M. B. Bouche (`Action de la faune sur les etats de la matiere organique dans les ecosystknes.) named the lining of an earthworm burrow, the drilosphere, and ascertained that the average thickness of this was 2 mm. A fellow researcher, T. Bhatnagar (`Lombriciens et humification: Un aspect nouveau de l’incorporation microbienne d’azote induite par les vets de terre!), found that about 40 per cent of the aerobic (and 13 per cent of anaerobic) nitrogen-fixing bacteria and 16 per cent of the denitriliers were contained within the drilosphere. The surface area of a worm burrow may not seem important but, when you also know that NI. B. Bouche (Strategies lombriciennes’) and A. Kretzschmar (`Quantification ecologique des gaieties de lombriciens, Techniques et premieres estimations’) found that the total area of burrow walls in pasture at CIteaux (France) amounted to five square metres per square metre of soil surface area, the importance of worms and their burrows to soil health takes on a new significance.
It is therefore easy to appreciate what is lost to the soil when worms are driven out. It seems to be more than coincidental that where farming practices involve frequent and deep ploughing, combined with the (often profligate) use of manufactured fertilisers, there has been a concurrent fall in both the size of the active worm population and aggregates in our agricultural lands. As recently as 1979, around Albany in Western Australia farmers spoke of worms hanging on cultivator tines like spaghetti This particular worm is called Megascolex imparacystis and grows to length of 30 cm. It is a deep-burrowing worm, going as deep a4metres with a burrow as big as 7 mm in diameter and extremely valuable for its work Now, few of these worms can be seen in these soils. This behavioural pattern is typical of Australian indigenous worms and, knowing this, it could not be expected that M. imparacystis would live in agriculturally prepared soils. But — what an incredible asset it would be if this was not the case!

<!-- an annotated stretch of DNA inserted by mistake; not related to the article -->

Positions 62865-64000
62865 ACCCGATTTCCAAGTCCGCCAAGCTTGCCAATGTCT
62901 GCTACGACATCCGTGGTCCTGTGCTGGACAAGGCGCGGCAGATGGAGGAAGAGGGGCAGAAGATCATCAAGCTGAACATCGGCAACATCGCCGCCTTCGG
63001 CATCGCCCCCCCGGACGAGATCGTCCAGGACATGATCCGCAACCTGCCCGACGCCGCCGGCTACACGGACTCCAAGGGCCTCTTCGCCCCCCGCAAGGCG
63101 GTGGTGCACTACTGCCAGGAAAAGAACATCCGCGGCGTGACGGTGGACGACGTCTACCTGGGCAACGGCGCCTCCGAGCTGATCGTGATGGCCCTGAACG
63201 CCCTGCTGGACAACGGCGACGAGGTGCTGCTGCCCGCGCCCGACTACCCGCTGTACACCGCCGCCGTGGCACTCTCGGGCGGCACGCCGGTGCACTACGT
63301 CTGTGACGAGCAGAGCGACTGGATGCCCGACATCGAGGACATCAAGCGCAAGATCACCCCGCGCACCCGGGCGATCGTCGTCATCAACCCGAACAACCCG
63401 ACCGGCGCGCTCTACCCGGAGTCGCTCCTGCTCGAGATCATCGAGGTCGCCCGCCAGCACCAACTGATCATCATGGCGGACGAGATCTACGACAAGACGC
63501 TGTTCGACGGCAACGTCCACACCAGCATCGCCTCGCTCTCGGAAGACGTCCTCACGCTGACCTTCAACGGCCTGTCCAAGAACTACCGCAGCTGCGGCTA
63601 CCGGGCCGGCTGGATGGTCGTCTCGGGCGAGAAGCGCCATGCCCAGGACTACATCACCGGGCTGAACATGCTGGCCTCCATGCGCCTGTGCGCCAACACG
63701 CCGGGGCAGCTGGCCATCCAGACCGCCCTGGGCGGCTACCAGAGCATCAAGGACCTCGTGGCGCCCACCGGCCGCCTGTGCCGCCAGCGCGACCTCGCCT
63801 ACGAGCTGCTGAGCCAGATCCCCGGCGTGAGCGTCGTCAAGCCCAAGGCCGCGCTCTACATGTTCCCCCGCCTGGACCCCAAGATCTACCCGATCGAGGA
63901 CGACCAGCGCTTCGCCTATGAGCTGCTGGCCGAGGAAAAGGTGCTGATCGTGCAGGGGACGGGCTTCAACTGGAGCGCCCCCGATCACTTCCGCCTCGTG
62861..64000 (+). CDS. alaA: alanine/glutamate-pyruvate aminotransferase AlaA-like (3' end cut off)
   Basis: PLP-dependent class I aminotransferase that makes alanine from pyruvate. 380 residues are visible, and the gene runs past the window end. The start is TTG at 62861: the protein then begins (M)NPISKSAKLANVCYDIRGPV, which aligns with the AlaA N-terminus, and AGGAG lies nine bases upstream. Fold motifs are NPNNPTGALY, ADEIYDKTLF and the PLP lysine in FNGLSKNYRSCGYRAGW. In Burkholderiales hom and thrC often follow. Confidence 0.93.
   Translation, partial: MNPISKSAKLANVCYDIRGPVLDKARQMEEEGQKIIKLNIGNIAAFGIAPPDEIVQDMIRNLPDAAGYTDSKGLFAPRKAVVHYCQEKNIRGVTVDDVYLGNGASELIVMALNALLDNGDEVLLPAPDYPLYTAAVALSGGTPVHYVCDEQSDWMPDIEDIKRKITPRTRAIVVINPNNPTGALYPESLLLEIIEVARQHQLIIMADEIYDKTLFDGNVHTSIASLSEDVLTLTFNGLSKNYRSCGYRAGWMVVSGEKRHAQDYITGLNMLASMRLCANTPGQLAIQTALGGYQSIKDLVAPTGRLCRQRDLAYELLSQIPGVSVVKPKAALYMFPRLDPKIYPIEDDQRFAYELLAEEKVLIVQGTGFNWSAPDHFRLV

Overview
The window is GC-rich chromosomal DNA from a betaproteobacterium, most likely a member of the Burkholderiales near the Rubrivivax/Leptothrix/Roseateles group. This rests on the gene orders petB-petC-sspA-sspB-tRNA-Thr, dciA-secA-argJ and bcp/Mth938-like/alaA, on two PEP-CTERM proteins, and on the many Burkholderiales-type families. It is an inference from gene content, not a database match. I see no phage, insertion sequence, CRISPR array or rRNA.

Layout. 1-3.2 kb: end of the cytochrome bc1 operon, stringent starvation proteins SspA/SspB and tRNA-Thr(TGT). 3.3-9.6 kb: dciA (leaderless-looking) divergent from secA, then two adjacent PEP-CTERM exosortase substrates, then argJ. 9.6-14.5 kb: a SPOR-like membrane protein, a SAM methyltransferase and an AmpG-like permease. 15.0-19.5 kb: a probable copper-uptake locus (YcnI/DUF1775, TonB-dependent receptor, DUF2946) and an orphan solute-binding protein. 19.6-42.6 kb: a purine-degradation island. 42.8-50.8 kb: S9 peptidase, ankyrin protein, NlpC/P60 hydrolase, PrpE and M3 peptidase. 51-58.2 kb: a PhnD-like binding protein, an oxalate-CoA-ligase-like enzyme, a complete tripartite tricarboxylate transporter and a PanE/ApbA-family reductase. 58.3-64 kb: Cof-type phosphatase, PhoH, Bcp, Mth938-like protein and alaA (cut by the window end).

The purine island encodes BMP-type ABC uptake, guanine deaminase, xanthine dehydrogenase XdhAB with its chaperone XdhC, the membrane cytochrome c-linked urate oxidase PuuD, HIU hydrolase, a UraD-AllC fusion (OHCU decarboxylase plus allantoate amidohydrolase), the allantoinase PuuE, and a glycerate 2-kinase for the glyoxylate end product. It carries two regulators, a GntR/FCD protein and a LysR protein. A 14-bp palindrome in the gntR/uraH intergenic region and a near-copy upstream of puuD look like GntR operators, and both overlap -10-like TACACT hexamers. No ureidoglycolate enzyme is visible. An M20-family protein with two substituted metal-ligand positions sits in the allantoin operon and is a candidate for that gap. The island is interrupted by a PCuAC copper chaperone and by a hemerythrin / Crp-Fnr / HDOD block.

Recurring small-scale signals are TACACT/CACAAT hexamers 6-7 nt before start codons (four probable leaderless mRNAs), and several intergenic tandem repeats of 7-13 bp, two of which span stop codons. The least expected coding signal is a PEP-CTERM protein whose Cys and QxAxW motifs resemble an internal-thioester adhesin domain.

Australian farmers are rightly considered to be among the worlds most efficient, yet, even in the better cropping areas, production rarely achieves 20 per cent of the rainfall potential,partly because much of the soil lacks aggregates and humus In simple terms, the soil can’t hold water. Wormless soil, lacking worming burrows and emus, drains poorly and, if there is a heavy rain, can become a g until the sun dries it out, at which time it may become hard d unyielding. If there were worms present in that same soil, it would have good drainage and water storage capabilities,distributing the moisture evenly throughout its structure.
As our knowledge of soil fertility, or rather the need to create the right conditions for plant growth increases, we have invariably developed techniques which have mimicked the work of earthworms — usually to their detriment. There is still a great deal about soil management that we do not know and the consequences of our errors abound. Surely, it is high time we acknowledged our shortcomings and learned to follow the lead of the master — the humble earthworm.
In 1881, Charles Darwin wrote that, ‘Earthworms prepare the ground in an excellent manner for the growth of fibrous-rooted plants and their seedlings of all kinds’. As our knowledge of earthworms and their role in soil formation and enrichment is accumulated — and remembered and used — the truth of this statement is continuously reinforced.